And so, spent a lot of time in the US working with various wireless technologies. And that then took me back across the border in the late nineties to Pickering, Ontario. So I'm one of those rare people who left the US and I'm very pleased, not just because of the last 24-48 hours, but I'm very pleased to be back in Canada the last 20 or so years, because it really is truly my home. I'm a very proud Canadian. And helped start up a company called Clearnet, that became Telus, that many Canadians may or may not know. And my last stop freely for the last 13 years has been with Bell Canada.
I'm based out of Toronto. That's just a little bit about my background for those that are interested in why I feel qualified at least to talk about 5G. Bell Canada has been connecting Canadians since 1880. We are arguably the oldest telco in the world. Really the founding from the early patents from, Alexander Graham Bell himself, and who was a Scottish, Scottish Canadian and not a lot of people know that, because the US would quote unquote, have adopted him and would claim to have a lot of his inventions. But in fact, he invented most of his, did most of his early work here and in Canada.
And we've been around for 140 years, which is pretty incredible. You can see at the bottom of a slide, and I'm not going to spend a lot of time on Bell, just a little introduction, like I mentioned, for the international audience. One in every 350 employed Canadians actually works at Bell.
So a really large company. 22 million customer connections, that's in a population of 34 million. So pretty big numbers. And traded in the stock exchange and everything else that nature. If you do have questions, as it relates to our financials, I won't be able to answer them because our financials get released tomorrow. So stave off any of those types of questions, should you have any.
As far as our revenue mix today, we, a hundred percent, 140 years ago would have been all not, of course business and home phone. And we've really transformed the company in the last 10 years or so to be a real broadband leader. And you can see that internet broadband TV and internet is about 37% wireless, 36% and a smaller component on the media side, through TSN and CTV and so on. And my last Bell slide is really all about the network.
We do believe in delivering the best network for Canadians, and we could really see this as part of the, during the early days of the pandemic, whether video conferencing was up, several hundred percentage points a week, over week internet usage was up massively. Wireless usage was up massively in those first, early weeks. And so, you know, delivering the best networks is a key pillar of our marketing campaigns.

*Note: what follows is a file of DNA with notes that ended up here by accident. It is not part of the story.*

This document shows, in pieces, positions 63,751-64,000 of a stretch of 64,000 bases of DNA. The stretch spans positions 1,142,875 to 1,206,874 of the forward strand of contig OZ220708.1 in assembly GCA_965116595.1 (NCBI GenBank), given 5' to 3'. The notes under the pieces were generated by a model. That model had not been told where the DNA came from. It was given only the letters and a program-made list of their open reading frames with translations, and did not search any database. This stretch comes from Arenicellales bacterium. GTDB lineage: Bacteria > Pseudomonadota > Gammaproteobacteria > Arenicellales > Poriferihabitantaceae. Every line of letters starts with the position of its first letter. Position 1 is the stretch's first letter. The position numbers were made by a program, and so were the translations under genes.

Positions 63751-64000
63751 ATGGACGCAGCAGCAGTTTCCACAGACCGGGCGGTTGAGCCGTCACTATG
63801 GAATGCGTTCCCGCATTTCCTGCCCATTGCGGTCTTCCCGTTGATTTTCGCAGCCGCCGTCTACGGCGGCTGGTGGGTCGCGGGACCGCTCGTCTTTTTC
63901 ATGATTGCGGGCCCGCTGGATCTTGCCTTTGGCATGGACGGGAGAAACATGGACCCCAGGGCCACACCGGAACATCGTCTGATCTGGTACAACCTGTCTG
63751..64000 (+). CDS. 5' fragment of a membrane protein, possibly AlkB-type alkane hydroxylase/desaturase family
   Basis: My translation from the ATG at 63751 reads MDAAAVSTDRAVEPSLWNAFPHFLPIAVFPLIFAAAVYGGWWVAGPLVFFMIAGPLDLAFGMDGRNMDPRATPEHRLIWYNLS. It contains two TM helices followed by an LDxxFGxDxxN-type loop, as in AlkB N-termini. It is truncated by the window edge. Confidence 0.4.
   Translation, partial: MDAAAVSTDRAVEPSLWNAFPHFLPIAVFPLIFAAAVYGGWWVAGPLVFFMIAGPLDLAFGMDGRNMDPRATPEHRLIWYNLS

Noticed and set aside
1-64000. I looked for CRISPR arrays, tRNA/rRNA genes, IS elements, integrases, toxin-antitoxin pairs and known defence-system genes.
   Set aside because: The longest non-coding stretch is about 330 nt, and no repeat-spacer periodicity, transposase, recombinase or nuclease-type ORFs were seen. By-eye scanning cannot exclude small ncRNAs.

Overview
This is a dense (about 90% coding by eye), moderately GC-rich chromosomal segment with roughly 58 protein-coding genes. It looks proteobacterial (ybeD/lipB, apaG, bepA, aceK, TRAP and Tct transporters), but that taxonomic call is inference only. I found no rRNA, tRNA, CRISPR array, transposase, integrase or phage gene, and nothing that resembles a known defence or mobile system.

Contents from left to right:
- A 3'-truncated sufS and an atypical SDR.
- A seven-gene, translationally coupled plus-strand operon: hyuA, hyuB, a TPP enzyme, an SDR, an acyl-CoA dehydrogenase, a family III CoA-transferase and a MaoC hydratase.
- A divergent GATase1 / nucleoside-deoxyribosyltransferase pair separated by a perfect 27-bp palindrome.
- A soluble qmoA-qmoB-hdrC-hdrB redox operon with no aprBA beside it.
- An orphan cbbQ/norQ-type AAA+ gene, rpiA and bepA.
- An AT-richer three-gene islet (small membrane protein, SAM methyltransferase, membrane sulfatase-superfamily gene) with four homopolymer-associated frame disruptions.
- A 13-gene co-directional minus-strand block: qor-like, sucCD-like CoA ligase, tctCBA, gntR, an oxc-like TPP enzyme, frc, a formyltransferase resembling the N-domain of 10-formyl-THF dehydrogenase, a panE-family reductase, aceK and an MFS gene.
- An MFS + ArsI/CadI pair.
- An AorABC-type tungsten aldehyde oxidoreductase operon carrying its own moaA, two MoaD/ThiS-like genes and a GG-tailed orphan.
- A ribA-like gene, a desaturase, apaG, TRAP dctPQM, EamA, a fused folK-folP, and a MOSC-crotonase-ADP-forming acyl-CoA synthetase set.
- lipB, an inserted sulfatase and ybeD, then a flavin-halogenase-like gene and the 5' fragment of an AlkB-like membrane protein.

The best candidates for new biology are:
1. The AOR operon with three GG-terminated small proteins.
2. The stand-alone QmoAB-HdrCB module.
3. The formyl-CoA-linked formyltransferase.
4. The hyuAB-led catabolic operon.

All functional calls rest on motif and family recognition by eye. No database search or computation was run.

For those in Canada would see that in our marketing campaigns, it's all about delivering. Our Bell Canada goal, which is at the very bottom here advancing how Canadians connect with each other, and the world. And nothing could be more important than connection during these turbulent times. And then you see a few of the brands that we support.
These are all internal Bell brands, whether it's the Bell brand itself or Bell Alliant out East, Bell MTS in Manitoba, Bell media and the various TV, and other, the properties that we run our radio as well. With that I'll get into 5G. And one of the first questions I often get among friends and family is, okay, why call it 5G? And what does G stand for? G simply put is for generation, and, excuse me, jumped to hit there accidentally. And that's really all it stands for first-generation of wireless was analog only.
It was really invented in the early seventies and really came into commercial existence in sort of 85-86 timeframe. And it was voice only. The second generation was the first time it became digital. And that was in the early nineties. And there were two digital technologies at the time, GSM, which was really more founded out of Europe and CDMA that was more founded out of the US and became more of a North American ecosystem. And so those two ecosystems kind of survived until one ecosystem eventually took over and became the third generation HSP high speed packet access.
And it really started this world of data that we know about a fairly slow speeds, 42 megabits per second. You can see that, and that was in the early two thousands. And then 4G, somehting called long-term evolution came along and it's when really data took off, was full IP packet end to end. It allowed for HD streaming and a lot of high speed internet. In fact, this is what Bell offers today with speeds up to 1.5.
gigabits per second to 99% of the population. We also have a very large rural wireless broadband service that we offer to rural Canadians, particularly important nowadays to nearly 500,000 homes in our footprint. So this is the technology we are using today as our mainstay, if you will. And last but certainly not least in the major portion of this presentation will be about, 5G.